K nearest neighbours classification algorithm- Working, Problems and solutions

Classification is one of the most important and basic tasks of an intelligent device. Machine learning has many ways of teaching a device to identify the class of an object. The k-nearest neighbour algorithm is probably one of the most simple, yet effective methods of classification. We shall see how this algorithm works, its main problems and the solutions.

The original algorithm

It uses the training data to have an idea of the region, which a class is concentrated in, and makes predictions accordingly.

A simple illustration of KNN

In the figure above, the training data set is divided into two classes- red and blue. The black point is a test data point whose class is to be determined. The key information that this algorithm uses are: training data and the parameter k. The algorithm looks for the training data points that are closest to the test data point. After the kth nearest point, it stops searching. Then, among the points traversed, we count the number of points belonging to each class. The class that emerges with maximum points in this counting process is then assigned to the point in question. In this example, k is 5 and the data point is classified as a blue point because among the 5 nearest 5 points, 3 are blue and 2 are red.

The following code will explain very simply, the working of the KNN algorithm with scikitlearn library of Python.

>>> from sklearn.neighbors import NearestNeighbors
>>> import numpy as np
>>> X = np.array([[-1, -1], [-2, -1], [-3, -2], [1, 1], [2, 1], [3, 2]])
>>> nbrs = NearestNeighbors(n_neighbors=2, algorithm='ball_tree').fit(X)
>>> distances, indices = nbrs.kneighbors(X)
>>> indices                                           
array([[0, 1],
       [1, 0],
       [2, 1],
       [3, 4],
       [4, 3],
       [5, 4]]...)
>>> distances
array([[ 0.        ,  1.        ],
       [ 0.        ,  1.        ],
       [ 0.        ,  1.41421356],
       [ 0.        ,  1.        ],
       [ 0.        ,  1.        ],
       [ 0.        ,  1.41421356]])

>>> nbrs.kneighbors_graph(X).toarray()
array([[ 1.,  1.,  0.,  0.,  0.,  0.],
       [ 1.,  1.,  0.,  0.,  0.,  0.],
       [ 0.,  1.,  1.,  0.,  0.,  0.],
       [ 0.,  0.,  0.,  1.,  1.,  0.],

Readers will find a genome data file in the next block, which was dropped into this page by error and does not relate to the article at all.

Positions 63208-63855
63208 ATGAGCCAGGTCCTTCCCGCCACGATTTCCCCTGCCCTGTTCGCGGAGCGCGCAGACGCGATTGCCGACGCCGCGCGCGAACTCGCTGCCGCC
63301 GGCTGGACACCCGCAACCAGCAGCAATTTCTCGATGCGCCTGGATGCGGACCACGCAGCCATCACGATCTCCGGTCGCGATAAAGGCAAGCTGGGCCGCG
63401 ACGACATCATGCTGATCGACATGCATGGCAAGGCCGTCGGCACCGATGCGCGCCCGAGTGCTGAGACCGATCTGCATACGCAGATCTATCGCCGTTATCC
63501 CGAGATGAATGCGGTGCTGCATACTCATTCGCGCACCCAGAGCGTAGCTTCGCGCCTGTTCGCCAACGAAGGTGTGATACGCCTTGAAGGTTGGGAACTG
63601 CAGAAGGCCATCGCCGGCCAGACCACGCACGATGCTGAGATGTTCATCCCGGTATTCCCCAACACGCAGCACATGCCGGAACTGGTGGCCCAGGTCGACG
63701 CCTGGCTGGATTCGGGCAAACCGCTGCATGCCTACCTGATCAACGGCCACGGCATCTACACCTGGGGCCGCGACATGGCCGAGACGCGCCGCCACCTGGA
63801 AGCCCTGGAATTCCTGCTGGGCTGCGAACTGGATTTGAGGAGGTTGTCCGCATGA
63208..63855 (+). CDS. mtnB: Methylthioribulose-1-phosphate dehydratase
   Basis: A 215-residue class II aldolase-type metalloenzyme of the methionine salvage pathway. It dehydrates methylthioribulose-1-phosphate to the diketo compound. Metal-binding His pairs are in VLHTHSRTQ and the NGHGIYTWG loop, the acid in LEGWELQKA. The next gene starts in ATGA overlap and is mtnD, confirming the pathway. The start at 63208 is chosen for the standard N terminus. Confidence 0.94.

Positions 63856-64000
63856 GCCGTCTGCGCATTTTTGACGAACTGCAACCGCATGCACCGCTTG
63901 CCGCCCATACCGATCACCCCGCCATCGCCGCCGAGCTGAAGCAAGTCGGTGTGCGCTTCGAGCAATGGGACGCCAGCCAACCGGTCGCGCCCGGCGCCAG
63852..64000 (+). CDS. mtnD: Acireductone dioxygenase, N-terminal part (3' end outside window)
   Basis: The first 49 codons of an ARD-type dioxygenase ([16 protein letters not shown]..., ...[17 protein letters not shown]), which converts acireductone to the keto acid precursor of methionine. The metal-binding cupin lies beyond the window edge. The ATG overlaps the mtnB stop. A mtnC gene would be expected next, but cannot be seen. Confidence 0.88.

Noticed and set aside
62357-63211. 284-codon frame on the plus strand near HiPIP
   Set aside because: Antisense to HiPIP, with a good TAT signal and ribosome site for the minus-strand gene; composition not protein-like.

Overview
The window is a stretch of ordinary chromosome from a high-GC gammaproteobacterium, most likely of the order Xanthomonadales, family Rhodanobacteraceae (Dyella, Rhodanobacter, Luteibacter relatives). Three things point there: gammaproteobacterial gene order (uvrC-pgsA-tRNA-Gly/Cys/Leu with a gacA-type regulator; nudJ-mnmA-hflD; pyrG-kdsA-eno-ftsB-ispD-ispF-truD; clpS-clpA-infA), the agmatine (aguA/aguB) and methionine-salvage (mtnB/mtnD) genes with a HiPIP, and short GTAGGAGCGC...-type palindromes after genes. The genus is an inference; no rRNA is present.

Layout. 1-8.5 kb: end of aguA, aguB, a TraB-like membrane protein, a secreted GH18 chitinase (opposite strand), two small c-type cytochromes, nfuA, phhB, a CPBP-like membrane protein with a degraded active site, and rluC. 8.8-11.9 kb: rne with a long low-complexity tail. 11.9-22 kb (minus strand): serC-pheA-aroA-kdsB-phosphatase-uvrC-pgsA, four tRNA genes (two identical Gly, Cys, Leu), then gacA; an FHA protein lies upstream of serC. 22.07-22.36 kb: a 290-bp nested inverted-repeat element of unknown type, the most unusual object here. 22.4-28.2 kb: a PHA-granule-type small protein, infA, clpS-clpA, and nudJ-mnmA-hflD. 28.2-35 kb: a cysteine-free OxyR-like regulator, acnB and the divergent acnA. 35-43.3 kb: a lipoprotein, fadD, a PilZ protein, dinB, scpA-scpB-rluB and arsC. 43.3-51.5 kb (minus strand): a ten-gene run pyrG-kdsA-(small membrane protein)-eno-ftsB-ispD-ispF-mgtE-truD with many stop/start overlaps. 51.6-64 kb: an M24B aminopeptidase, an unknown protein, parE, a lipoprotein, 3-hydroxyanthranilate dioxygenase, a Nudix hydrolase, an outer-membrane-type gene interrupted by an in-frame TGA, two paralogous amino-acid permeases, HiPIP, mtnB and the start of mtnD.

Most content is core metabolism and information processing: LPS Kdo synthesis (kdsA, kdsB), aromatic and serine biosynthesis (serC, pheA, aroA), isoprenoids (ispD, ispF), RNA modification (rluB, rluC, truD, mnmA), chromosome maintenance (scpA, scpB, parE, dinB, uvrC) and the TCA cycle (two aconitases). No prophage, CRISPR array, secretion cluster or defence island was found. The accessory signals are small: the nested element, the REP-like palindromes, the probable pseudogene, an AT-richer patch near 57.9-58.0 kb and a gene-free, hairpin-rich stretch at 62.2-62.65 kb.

[ 0.,  0.,  0.,  1.,  1.,  0.],
       [ 0.,  0.,  0.,  0.,  1.,  1.]])



No process is perfect. While the k-nearest neighbour was a revelation when it was formulated in 1951, it has its disadvantages. To begin with, the parameter k is selected by a rather complex process. If this process returns a value that is divisible by the total number of classes, then many points will not be classified. For example, if the optimal k for a given dataset is found to be 6 and it has 3 classes, then for a test data point, we can have 2 of the 6 nearest points belonging to each class. Classification through the mentioned algorithm is not possible in this case.

A major problem that has not been answered completely is the limitation imposed by k. As we can see from the above explanation, the main factor used to make predictions using kNN model is the distance between 2 points. If a point is closer to its neighbour then this neighbour has an effect on the point’s class. Given that this is the underlying principle behind the algorithm, the distance between two points is one of the most important features in this method. That is not always followed. Let us look at an example.

It is ironic that the parameter that makes this algorithm work (k) is the parameter that causes all these problems.

Here, for classifying the points A, B and C- we are taking 3 nearest neighbours. However, for C there is only one neighbour that should be taken into consideration. Due to the constraint imposed by k, we have to consider points that are far, far away. Further, the distance between y and B is a lot more than that between A and x. In spite of that, y has an impact on the classification of B while x has no bearing on A’s class.

This anomaly is one of the things that has led to countless varieties of kNN. They haven’t necessarily countered the problem altogether- owing to the fact that the term k cannot be easily removed from this algorithm because as mentioned earlier, it makes up half of our arsenal to make the classification. However, the results have been greatly improved by the following.


There are many versions of this algorithm. We are going to look at two that are very widely used and solve the problem that has been described above.

  • Local mean k-nearest neighbour:

    We take up an approach that is distance based. It was proposed in 2012 by Jianping Gou,Lan Du, Yuhong Zhang and Taisong Xiong. The algorithm spots the k-nearest neighbours of the test data point. It then takes the distance of each point from the test data. Then for each class, we take the mean of distances from the aforementioned test point. The class with the least mean distance is then assigned to our test data. This method not only makes the prediction based on distance but also incorporates the locality defined by traditional k-nearest neighbours.

  • Weighted k-nearest neighbour:

    This solves almost every problem with classification of a well distributed data set as far as results are concerned. In this method, we do not count the number of neighbours belonging to each class. We keep adding the weights assigned to each point based on its distance from the test data. The formula to assign weights can be as simple as reciprocal of the distance.

There are many more types of k-nearest neighbours and more are being worked on as classification problems remain one of the most crucial things in the fabrication of intelligent systems.

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